Sports enthusiasts, in all sports, categorize teams into all sorts of different boxes, each with its own determining characteristics. Some features of these labels traverse different sports, while others are sport-specific. In baseball, some teams are labeled power-hitting teams, others built on pitching, but teams also take on titles like young and inexperienced, washed-up, or stuck in the mud.
A common method of characterizing teams is to use a team's current status and predicted future status, based on criteria like the age of the players, previous win totals, recent transactions, and money spent. Going into the 2013 season, teams like the Washington Nationals, Toronto Blue Jays, and the LA Dodgers would be considered "on the rise", while others like the New York Yankees and Philadelphia Phillies are old and on the downturn.
In a recent sequence of tweets, baseball guru Peter Gammons discussed one of these types of teams, franchises in the stages of rebuilding. Rebuilding implies a team that has shed lots of veteran players and their large contracts in return for young, inexpensive, often high ceiling players who most likely won't produce consistently at the MLB level for at least 3 seasons. Gammons used the Houston Astros as his prime example, as no other team, save maybe the Miami Marlins, can be seen more as a team in repair.
"If I'm an ALE or ALC owner, Houston's plan to have no payroll, lose, get the 1-2 pick 4 years in a row and still steal revenue-sharing $ [money] may guarantee 3 teams in the AL West win 90 games, and make the playoffs, and spit on the integrity of the sport."
Essentially, Gammons is describing the manner in which the Astros, as well as other before, have decided to rebuild their franchise. Often, these teams have money to spend, but choose to keep their checkbooks closed in an effort to expend little capitol now, and use their money only when a core has been built, around which pricey free agents want to join. From the Astros' perspective, this is the perfect strategy. It matters little to the Astros how many games they lose in 2013 or even 2014 because to attempt to win now, with the franchise the way it is, would be fruitless and a waste of money.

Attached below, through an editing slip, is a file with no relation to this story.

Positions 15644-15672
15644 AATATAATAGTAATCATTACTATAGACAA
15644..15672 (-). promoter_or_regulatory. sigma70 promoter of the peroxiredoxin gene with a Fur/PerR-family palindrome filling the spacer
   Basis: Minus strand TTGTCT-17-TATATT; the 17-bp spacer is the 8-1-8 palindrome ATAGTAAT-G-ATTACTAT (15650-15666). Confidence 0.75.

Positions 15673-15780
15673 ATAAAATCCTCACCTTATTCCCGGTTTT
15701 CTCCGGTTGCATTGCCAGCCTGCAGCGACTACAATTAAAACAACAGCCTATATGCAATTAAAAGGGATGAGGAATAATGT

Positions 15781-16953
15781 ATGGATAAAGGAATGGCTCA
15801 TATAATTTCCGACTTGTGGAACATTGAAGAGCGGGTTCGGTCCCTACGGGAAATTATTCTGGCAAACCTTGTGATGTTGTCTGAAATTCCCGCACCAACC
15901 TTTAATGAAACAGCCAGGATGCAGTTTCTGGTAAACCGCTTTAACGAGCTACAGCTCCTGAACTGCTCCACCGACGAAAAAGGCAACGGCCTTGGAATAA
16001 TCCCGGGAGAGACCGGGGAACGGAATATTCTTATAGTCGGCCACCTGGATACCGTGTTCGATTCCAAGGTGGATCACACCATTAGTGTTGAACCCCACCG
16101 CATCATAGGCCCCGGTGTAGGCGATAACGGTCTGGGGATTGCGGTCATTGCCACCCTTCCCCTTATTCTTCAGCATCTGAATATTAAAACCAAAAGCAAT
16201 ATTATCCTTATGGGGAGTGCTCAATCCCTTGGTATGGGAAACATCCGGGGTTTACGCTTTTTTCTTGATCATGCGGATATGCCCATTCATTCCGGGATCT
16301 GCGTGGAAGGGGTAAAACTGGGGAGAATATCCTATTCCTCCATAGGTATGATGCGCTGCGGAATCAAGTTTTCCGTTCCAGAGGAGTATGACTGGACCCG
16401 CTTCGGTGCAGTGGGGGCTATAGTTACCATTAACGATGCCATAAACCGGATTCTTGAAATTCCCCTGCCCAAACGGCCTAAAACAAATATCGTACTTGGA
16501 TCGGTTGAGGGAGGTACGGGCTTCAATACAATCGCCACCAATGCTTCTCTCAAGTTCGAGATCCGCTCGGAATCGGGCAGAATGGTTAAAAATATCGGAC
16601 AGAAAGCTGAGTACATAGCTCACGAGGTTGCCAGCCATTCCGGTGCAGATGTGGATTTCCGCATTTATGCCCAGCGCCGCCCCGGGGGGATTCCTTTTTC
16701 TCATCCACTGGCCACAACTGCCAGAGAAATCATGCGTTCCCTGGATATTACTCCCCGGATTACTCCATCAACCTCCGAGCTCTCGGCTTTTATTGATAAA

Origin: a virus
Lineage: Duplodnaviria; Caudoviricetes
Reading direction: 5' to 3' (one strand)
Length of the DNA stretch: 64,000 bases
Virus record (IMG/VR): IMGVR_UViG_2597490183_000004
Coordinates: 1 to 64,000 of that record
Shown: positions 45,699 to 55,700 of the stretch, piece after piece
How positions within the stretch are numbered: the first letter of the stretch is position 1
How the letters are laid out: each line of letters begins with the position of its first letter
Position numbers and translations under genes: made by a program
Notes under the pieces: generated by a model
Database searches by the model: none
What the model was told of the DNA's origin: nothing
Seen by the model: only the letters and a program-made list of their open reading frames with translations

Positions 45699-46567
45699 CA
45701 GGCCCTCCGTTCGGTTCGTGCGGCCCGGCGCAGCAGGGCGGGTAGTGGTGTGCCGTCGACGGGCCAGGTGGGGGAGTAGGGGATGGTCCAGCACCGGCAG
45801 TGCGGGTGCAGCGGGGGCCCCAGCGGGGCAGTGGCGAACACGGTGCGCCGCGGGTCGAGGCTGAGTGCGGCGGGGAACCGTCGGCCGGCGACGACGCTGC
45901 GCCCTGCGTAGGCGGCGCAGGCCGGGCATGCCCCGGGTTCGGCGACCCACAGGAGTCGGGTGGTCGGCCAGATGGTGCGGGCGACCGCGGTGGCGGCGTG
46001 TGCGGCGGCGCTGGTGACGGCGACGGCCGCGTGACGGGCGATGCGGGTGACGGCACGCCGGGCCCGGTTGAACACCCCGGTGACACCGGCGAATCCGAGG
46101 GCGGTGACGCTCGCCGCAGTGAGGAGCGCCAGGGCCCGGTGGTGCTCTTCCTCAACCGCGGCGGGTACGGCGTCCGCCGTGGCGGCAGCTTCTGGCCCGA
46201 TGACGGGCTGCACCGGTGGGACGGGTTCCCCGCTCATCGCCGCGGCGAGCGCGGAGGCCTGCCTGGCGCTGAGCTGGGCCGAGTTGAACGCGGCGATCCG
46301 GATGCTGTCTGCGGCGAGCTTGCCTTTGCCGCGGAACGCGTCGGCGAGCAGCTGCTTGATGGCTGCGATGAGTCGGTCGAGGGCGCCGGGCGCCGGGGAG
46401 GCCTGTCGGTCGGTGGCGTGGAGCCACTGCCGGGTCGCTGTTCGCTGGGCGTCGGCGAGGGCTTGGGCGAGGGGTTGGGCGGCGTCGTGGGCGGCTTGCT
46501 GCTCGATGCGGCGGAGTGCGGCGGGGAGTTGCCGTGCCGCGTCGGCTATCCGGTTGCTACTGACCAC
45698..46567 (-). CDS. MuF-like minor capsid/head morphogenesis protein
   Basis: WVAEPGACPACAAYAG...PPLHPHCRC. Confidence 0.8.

Gammons mentions that owners whose clubs compete in the same divisions as these rebuilding teams should be angry that their division foes are "abusing" the system in order to win in the future. He mentions revenue sharing, which is the system that MLB has in place to attempt to level the playing field a bit more for teams in small markets like the Rays, Royals, and A's. Every team, including MLB, puts a percentage of their annual revenue in a pot, and that money is then evenly distributed amongst the 30 teams. So teams like the Yankees and Red Sox put the same percentage of their revenue in the communal pot as do the A's and Rays, but their share represents a much larger sum of money than smaller market teams, allowing said small market teams to stay in the black and better compete from year to year.
Opinions about revenue sharing aside, the system does work to some degree, but Gammons brings up an interesting point. Big market teams already pay substantial portions of their revenue to small market teams, no matter the method, so said teams should be angry that the Astros and Marlins have intentionally cut payroll, despite having money to spend, expect to lose 95 or more games, all in the name of getting better draft picks.
The NBA has long had an issue with teams tanking on purpose, and instituted a lottery system for their draft to do their best to dissuade teams from losing on purpose. The subject has seen lots of opinions and critical writing (If you're more interested check out this link) Baseball, which doesn't use a lottery system for determining the draft order, recently instituted pecuniary caps on bonus money a team is allowed to give to draft picks to entice them to sign. These restrictions have been predicted to hurt small market teams.